For those who haven’t explored Defiance yet, it’s an unprecedented venture to marry a serialized TV drama with a multiplayer FPS. With the cataclysmic arrival of extraterrestrials and the ensuing wars that followed, our planet has been reformed and repopulated with new lifeforms. These events change the face of the earth and create entirely new environments and ecosystems. Alien tech from the crashed Ark ships can be salvaged and cashed in, forming the basic motivation for the FPS gameplay and storyline, which takes place around the fractured San Francisco Bay area. Meanwhile, halfway across the continent, St. Louis has been mostly buried, apparently from the collateral terraforming (and lets face it, I’m sure there are certain parts of St. Louis that could be improved by this sort of thing) and the new frontier town of Defiance is built atop the remnants, where the vampire Darla tries to maintain a semblance of order as the town’s mayor, a role which is complicated by the influence of such characters as an alien Vincent Van Gogh, the father of two werewolves, and the captain of the Kahana.
SyFy fully intends that the show will impact the events in the game and vice versa, despite the distance between locations. I assume that there would be more flow from show-to-game rather than the other way, and definitely anticipate that characters from the series will be referenced or make appearances – although I doubt individual players and accomplishments will be mentioned in the context of the show’s script.
Because, honestly, how is any writer going to make the line “I heard last week that KillaBotz422 sniped his 900th Hellbug just north of Sonoma…” sound legitimate?
For those interested in the story arcs that might arise, you can be assured that the production teams did not skimp on the talent for their creative think tanks. Defiance is helmed by people who cut their teeth on Battlestar Galactica, Game of Thrones, and other highly acclaimed sci-fi/fantasy properties. The showrunners have stated that Defiance will be an immigration show, consisting of a melting pot of cultures in a frontierlike setting, eking out an existence in a harsh reality (sounds very much like The Best Show Ever to me). But let’s look at this more from the game side. What does an incorporated ‘verse mean for gamers?
Firstly, I anticipate a much richer storytelling experience and a stronger focus. In my own gaming career, it seems that the FPS genre has a very difficult time building a compelling narrative thru action gameplay. Note the “thru action gameplay” element there. Halo possesses a rich backstory and narrative, but the history is mostly told in cutscenes and sound bites. The Mass Effect series consists of an incredibly diverse setting and strong drama, but again, the storyline advances primarily through the dialogue on either end of the missions rather than via the missions themselves. Welding the game to the show will give the studio flexibility to use the TV series for exposition and depth, while focusing on the combat and customization aspects of the MMO. Of course, that’s not an imperative; it’s a storytelling strategy choice that will be up to the studio’s discretion. But they’ve at least given themselves multiple avenues for communicating with viewers and players alike.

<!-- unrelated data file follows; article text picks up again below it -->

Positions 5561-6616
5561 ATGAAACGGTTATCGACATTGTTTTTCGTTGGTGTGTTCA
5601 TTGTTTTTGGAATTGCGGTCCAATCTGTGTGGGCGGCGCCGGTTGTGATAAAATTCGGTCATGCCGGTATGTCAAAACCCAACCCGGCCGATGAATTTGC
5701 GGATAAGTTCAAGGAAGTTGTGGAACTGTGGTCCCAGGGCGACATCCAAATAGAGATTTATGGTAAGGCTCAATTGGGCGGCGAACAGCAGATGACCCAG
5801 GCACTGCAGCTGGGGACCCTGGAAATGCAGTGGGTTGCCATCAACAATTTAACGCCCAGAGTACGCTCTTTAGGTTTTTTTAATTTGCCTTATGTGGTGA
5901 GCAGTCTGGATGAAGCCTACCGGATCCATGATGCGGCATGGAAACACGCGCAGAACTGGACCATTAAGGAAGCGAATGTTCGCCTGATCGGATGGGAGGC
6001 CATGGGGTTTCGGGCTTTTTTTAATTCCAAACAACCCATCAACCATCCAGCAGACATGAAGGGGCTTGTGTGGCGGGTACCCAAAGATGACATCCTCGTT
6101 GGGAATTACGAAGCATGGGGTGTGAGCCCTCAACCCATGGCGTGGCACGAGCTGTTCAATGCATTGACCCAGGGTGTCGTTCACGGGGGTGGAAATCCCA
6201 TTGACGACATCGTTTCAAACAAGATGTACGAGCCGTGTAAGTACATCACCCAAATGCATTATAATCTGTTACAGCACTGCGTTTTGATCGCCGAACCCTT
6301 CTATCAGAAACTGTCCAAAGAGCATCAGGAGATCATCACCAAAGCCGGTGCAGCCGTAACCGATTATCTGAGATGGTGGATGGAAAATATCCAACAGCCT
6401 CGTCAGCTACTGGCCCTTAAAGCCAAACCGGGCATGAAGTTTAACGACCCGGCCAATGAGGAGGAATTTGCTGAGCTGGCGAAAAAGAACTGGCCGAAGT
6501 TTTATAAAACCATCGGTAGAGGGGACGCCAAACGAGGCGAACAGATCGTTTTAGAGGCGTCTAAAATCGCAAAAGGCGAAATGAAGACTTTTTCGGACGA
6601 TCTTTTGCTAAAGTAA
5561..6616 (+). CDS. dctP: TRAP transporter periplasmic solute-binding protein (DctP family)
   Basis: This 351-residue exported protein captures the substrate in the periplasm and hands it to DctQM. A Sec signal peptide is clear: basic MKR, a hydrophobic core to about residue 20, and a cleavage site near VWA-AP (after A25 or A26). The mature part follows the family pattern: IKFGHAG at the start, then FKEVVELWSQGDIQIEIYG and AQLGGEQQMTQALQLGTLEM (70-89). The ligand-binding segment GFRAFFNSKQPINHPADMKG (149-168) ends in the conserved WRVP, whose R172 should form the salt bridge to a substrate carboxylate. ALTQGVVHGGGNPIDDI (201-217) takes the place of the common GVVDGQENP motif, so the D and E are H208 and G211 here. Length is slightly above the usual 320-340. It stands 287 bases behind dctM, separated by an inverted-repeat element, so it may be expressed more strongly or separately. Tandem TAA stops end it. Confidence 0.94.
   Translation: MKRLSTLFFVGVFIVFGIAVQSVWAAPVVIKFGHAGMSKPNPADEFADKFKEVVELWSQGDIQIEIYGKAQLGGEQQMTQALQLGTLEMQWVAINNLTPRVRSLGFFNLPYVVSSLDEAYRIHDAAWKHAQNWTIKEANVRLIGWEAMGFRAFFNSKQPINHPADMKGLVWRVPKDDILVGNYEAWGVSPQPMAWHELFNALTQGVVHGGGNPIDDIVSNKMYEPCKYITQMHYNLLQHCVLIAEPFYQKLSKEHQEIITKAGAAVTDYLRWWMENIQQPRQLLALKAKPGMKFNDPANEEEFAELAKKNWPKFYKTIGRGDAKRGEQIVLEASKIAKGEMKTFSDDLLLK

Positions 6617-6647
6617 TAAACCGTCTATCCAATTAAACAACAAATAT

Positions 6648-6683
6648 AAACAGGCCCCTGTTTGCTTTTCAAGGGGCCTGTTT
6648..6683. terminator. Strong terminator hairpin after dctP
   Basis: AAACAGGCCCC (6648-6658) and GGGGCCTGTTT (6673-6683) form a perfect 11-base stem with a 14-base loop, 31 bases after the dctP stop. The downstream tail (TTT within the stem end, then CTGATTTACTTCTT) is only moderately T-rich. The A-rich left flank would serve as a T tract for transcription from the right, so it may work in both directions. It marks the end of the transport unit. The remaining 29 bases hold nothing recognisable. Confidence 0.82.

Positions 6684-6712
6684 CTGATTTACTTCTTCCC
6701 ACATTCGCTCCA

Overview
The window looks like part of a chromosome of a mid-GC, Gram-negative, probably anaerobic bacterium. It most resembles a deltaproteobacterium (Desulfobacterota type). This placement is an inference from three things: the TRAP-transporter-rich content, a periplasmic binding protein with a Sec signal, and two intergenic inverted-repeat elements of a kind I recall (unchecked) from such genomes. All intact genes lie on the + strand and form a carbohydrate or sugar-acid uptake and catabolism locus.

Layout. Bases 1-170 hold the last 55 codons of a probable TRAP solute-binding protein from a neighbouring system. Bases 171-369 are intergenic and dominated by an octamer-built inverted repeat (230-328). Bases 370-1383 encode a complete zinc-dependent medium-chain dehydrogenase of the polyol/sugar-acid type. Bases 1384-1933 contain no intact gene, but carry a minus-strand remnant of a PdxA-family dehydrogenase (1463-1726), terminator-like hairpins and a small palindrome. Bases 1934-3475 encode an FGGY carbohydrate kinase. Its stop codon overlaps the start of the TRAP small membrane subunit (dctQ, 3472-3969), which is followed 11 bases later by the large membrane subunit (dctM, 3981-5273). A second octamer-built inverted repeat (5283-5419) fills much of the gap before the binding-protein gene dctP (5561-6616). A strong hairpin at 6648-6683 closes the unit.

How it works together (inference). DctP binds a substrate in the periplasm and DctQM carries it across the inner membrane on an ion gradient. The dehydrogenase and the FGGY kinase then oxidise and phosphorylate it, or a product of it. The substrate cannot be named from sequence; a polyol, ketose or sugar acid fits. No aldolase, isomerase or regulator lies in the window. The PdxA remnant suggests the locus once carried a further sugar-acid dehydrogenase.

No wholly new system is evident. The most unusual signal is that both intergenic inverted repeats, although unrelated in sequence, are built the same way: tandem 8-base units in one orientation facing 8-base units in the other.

The studio has also put itself in a position to give players a much more meaningful involvement with the game. Most times on an MMO (particularly on an FPS), your in-game character is a tool, a means to an end – preferably someone else’s end, and as spectacular an end as a rocket launcher can create. And when my Team Fortress 2 Demoman gets the wrong end of a flamethrower, though, I don’t mentally wince because the BLU Team has had a meaningful loss; I’m just peeved that I have to run all the way back to the cap again. By giving us a universe populated with realistic characters having realistic conflicts, Defiance lets us pull the lens back and hopefully see why we need to salvage that recently crashed Ark, why we can’t just let the raiders or the mutants just take their own territory. The show can serve as an avenue to shove your face into the grit and the struggle and the pain of survival and give a gamer a reason to keep coming back besides the leaderboards and the kill count.
And, of course, there is an intangible reward that can be very satisfying, that fuels the imagination, and that serves (for me, anyway) as the lynchpin for this whole endeavor. I want to see how player actions make life simpler (or more difficult) for the show characters. When I play Call of Duty, I don’t see how a successful multiplayer match eventually destabilizes the local warlord’s regime or swings the balance of power away from other political and military forces. But I want to see that in Defiance. If I check out that week’s episode, I want to feel a sense of satisfaction, however small, if someone references an event in which I took part.
So that’s why I have hope for Defiance. New Earth. New Rules. New Game.